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Waves of Creative Destruction: Customer Bases and the Dynamics of Innovation

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  • Jeremy C. Stein

Abstract

This paper develops a model of repeated innovation with knowledge spillovers. The model's novel feature is that firms compete on two dimensions: 1) product quality or cost, where one firm's innovation ultimately spills over to other firms; and 2) distribution costs, where there are no spillovers across firms and where incumbent firms' existing customer bases give them a competitive advantage over would- be entrants. Customer bases have two important consequences: 1) they can in some circumstances dramatically reduce the long-run average level of innovation; 2) they lead to endogenous bunching, or waves, in innovative activity.

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Bibliographic Info

Paper provided by National Bureau of Economic Research, Inc in its series NBER Working Papers with number 4782.

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Date of creation: Jun 1994
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Handle: RePEc:nbr:nberwo:4782

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  1. Aghion, Philippe & Howitt, Peter, 1992. "A Model of Growth through Creative Destruction," Econometrica, Econometric Society, vol. 60(2), pages 323-51, March.
  2. Segerstrom, Paul S, 1991. "Innovation, Imitation, and Economic Growth," Journal of Political Economy, University of Chicago Press, vol. 99(4), pages 807-27, August.
  3. Steven Klepper & Elizabeth Graddy, 1990. "The Evolution of New Industries and the Determinants of Market Structure," RAND Journal of Economics, The RAND Corporation, vol. 21(1), pages 27-44, Spring.
  4. Rebecca Henderson, 1993. "Underinvestment and Incompetence as Responses to Radical Innovation: Evidence from the Photolithographic Alignment Equipment Industry," RAND Journal of Economics, The RAND Corporation, vol. 24(2), pages 248-270, Summer.
  5. Douglas W. Diamond, 1998. "Reputation Acquisition in Debt Markets," Levine's Working Paper Archive 602, David K. Levine.
  6. Grossman, Gene M & Helpman, Elhanan, 1991. "Quality Ladders in the Theory of Growth," Review of Economic Studies, Wiley Blackwell, vol. 58(1), pages 43-61, January.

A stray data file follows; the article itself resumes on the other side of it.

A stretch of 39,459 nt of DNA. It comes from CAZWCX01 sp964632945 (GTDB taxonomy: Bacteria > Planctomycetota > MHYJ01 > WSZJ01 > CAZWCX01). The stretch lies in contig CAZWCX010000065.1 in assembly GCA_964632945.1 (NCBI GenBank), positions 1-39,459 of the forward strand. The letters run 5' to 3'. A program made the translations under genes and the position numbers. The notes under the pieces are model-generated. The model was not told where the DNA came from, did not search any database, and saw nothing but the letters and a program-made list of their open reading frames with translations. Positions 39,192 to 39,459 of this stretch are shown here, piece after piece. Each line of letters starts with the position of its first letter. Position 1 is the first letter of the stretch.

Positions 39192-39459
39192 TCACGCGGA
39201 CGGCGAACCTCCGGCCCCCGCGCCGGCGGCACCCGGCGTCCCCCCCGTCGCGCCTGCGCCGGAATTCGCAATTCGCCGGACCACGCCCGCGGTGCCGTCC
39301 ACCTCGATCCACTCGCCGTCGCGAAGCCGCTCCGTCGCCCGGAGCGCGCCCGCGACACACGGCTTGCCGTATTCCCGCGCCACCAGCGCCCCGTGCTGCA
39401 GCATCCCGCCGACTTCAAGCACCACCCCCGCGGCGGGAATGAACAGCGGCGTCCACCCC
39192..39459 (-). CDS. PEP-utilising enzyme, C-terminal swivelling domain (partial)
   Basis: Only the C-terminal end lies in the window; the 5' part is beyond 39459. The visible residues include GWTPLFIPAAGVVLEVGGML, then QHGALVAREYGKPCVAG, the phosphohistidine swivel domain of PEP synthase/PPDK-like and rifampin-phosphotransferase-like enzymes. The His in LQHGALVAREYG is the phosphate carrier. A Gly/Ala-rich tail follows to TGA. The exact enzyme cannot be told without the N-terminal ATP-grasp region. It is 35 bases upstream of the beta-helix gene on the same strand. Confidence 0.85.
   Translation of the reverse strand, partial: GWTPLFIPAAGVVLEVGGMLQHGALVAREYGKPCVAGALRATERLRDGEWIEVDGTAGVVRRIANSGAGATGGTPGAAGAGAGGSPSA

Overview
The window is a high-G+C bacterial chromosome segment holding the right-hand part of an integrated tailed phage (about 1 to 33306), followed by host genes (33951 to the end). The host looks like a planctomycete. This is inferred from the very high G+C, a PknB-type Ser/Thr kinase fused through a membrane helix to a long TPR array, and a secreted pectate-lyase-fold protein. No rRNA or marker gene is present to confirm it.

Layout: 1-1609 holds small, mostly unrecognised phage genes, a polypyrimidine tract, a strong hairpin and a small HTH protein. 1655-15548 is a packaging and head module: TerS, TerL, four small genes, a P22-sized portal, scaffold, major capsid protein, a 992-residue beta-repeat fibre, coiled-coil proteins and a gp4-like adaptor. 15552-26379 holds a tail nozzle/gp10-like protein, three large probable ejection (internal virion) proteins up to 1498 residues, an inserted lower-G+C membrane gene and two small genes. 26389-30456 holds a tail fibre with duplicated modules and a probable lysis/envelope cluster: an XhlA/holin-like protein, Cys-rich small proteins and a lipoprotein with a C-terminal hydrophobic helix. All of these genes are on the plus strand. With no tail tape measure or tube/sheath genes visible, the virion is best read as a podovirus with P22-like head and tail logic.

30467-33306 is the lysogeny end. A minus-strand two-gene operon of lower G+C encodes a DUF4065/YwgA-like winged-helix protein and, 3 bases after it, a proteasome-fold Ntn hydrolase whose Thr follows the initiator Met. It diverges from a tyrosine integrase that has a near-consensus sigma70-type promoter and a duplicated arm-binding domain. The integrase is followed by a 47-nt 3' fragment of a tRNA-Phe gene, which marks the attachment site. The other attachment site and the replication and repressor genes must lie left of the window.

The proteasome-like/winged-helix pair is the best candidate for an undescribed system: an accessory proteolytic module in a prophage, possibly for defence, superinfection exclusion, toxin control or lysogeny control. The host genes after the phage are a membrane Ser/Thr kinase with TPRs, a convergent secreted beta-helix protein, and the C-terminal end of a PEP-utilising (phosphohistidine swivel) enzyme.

7. Gort, Michael & Klepper, Steven, 1982. "Time Paths in the Diffusion of Product Innovations," Economic Journal, Royal Economic Society, vol. 92(367), pages 630-53, September.
  8. Gilbert, Richard J & Newbery, David M G, 1982. "Preemptive Patenting and the Persistence of Monopoly," American Economic Review, American Economic Association, vol. 72(3), pages 514-26, June.
  9. Segerstrom, Paul S & Anant, T C A & Dinopoulos, Elias, 1990. "A Schumpeterian Model of the Product Life Cycle," American Economic Review, American Economic Association, vol. 80(5), pages 1077-91, December.
  10. Ricardo J. Caballero & Adam B. Jaffe, 1993. "How High are the Giants' Shoulders: An Empirical Assessment of Knowledge Spillovers and Creative Destruction in a Model of Economic Growth," NBER Chapters, in: NBER Macroeconomics Annual 1993, Volume 8, pages 15-86 National Bureau of Economic Research, Inc.
  11. Paul Romer, 1991. "Endogenous Technological Change," NBER Working Papers 3210, National Bureau of Economic Research, Inc.
  12. Petersen, Mitchell A & Rajan, Raghuram G, 1994. " The Benefits of Lending Relationships: Evidence from Small Business Data," Journal of Finance, American Finance Association, vol. 49(1), pages 3-37, March.
  13. Rajan, Raghuram G, 1992. " Insiders and Outsiders: The Choice between Informed and Arm's-Length Debt," Journal of Finance, American Finance Association, vol. 47(4), pages 1367-400, September.
  14. Fama, Eugene F., 1985. "What's different about banks?," Journal of Monetary Economics, Elsevier, vol. 15(1), pages 29-39, January.
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Cited by:
  1. Milind Shrikhande, 1997. "The cost of doing business abroad and international capital market equilibrium," Working Paper 97-3, Federal Reserve Bank of Atlanta.

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